It's Official: Keith Olbermann Back to ESPN

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Keith Olbermann

UPDATED: "I could apologize 1,000 times," said Olbermann. "But all that is going to make a difference is how I conduct myself."

It’s official. Keith Olbermann will host an 11 p.m. program on ESPN2 beginning Aug. 26, the network announced Wednesday. The show, which is still without a title, will originate from Times Square Studios in New York, home of ABC’s Good Morning America.

“Apart from the opportunity to try to create a nightly hour of sports television that no fan can afford to miss, I’m overwhelmed by the chance to begin anew with ESPN,” said Olbermann in a statement. “I’ve been gone for 16 years and not one day in that time has passed without someone connecting me to the network. Our histories are indelibly intertwined and frankly I have long wished that I had the chance to make sure the totality of that story would be a completely positive one. I’m grateful to friends and bosses - old and new - who have permitted that opportunity to come to pass. I'm not going to waste it.”

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The two-year deal returns Olbermann to the network where he rose to stardom as co-anchor with Dan Patrick on ESPN’s signature franchise SportsCenter. As he alluded to in his statement, his tenure at ESPN ended less than amicably in 1997. He has also taken a lengthy detour into political commentary on MSNBC and briefly on Current. But he has maintained a presence among the baseball faithful via his Twitter feed as well as blog posts and an appearance on MLB Network’s Hot Stove last year.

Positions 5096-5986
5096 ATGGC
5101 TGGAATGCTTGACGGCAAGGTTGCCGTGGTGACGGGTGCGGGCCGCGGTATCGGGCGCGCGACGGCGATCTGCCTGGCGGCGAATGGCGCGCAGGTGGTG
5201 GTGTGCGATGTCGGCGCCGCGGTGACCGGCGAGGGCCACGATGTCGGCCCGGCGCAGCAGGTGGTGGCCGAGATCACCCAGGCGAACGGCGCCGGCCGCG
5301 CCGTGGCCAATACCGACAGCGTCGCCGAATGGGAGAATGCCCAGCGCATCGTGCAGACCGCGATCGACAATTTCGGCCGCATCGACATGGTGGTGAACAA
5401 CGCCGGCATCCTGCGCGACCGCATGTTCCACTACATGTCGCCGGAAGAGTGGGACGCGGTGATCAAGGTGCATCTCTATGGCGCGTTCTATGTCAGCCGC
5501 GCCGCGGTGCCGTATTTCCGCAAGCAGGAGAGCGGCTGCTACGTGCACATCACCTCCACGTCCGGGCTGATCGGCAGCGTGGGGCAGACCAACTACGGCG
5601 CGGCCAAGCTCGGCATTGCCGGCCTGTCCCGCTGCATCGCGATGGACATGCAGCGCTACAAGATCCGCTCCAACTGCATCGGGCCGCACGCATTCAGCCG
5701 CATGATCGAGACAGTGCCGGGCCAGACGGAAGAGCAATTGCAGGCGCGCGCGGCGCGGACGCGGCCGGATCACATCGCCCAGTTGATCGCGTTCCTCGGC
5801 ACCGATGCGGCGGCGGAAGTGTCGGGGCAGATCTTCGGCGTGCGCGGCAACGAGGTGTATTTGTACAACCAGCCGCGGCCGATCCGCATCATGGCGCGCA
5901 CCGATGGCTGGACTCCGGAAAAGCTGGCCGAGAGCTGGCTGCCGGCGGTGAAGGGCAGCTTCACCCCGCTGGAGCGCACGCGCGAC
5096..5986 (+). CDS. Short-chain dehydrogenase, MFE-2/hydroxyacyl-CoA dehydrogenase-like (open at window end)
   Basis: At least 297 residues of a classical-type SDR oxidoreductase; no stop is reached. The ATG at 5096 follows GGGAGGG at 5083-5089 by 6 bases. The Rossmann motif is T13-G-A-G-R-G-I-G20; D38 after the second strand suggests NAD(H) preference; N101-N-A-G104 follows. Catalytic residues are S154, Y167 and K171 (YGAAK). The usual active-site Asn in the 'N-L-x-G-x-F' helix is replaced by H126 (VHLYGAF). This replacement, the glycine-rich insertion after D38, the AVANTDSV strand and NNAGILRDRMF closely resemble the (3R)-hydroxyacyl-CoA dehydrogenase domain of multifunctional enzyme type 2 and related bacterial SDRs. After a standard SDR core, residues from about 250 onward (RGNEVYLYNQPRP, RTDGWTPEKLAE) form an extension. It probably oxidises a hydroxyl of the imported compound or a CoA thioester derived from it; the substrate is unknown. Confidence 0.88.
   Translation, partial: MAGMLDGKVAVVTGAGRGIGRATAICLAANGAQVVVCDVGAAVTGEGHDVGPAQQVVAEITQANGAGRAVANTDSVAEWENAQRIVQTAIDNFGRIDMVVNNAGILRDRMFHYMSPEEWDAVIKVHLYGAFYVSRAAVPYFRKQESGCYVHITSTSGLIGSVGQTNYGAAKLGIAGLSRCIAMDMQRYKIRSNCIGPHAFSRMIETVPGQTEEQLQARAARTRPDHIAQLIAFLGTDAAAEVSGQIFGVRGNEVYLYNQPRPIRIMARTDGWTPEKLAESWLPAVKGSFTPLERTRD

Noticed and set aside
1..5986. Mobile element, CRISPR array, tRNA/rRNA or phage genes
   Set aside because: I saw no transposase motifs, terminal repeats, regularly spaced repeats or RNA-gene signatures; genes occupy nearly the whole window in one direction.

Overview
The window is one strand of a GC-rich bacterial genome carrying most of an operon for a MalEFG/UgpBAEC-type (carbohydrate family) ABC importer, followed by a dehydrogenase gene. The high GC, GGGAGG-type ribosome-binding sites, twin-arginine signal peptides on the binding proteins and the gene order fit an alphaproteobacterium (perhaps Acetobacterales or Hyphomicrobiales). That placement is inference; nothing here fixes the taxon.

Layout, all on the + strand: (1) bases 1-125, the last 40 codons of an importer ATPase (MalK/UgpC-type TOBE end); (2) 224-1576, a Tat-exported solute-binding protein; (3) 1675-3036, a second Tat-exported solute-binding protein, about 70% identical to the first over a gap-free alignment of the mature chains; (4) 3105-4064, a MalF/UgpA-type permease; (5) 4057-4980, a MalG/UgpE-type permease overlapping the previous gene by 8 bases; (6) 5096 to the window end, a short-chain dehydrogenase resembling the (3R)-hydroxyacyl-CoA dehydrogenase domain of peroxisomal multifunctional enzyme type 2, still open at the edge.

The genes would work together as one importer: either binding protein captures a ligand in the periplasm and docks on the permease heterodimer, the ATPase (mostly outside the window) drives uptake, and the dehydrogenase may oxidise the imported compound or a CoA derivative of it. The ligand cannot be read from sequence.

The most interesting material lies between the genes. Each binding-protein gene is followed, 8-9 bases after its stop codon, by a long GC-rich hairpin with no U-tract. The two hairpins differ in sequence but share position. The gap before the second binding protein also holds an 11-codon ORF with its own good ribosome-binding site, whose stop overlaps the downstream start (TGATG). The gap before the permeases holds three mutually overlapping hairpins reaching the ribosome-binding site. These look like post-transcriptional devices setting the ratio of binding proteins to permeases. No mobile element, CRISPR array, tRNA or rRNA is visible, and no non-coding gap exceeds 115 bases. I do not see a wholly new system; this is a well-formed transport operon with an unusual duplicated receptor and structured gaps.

During a conference call with reporters on Wednesday, Olbermann humorously echoed the contrite tone of his statement.  "I could apologize 1,000 times," he said. "We could get anybody whoever took offense to anything I ever did and bring them all into one place -- we would probably need Yankee Stadium -- and I could point to everybody and say 'I'm sorry, I'm sorry, I'm sorry.' We could do it that way or I could do it as a mass blanket thing. But all that is going to make a difference is how I conduct myself."

The ESPN deal follows a pact with Turner Sports to anchor that network’s Atlanta-based studio show during the Major League Baseball postseason, which commences in October. It also gives ESPN2 a marquee personality – and one with a built-in audience – at time when competition in the sports television world is hitting an apex with the Aug. 17 launch of Fox Sports 1.

Olbermann also noted that his contract does not include language that prohibits him from talking about politics. But he will only take on political issues that are relevant to sports. "If [Congress] is considering a bill to make PED use a capital offense we'll cover it," he said by way of an unlikely example. 

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“Keith is a one-of-a-kind personality and these shows will be appointment viewing for that very reason,” ESPN president John Skipper said in a statement announcing the deal. “Keith brings a blend of editorial sophistication and unpredictability -- you can never be sure what you’ll get. Olbermann on ESPN2 gives viewers the quality late-night complement to ESPN’s SportsCenter in the same way we’ve developed distinct show options across our networks the rest of the day.”

During the conference call Skipper noted that getting comfortable with bringing Olbermann back to the network was a process. But ultimately he said, the decision to pull the trigger was "much more about what Keith is going to do than what people at ESPN have in their memory."

Like SportsCenter on the flagship ESPN, Olbermann’s show will follow live sports and will slide depending on events scheduled. ESPN2 will begin broadcasting US Open tennis Aug. 26. Additional details and correspondents will be announced in the coming weeks.


Twitter: @MarisaGuthrie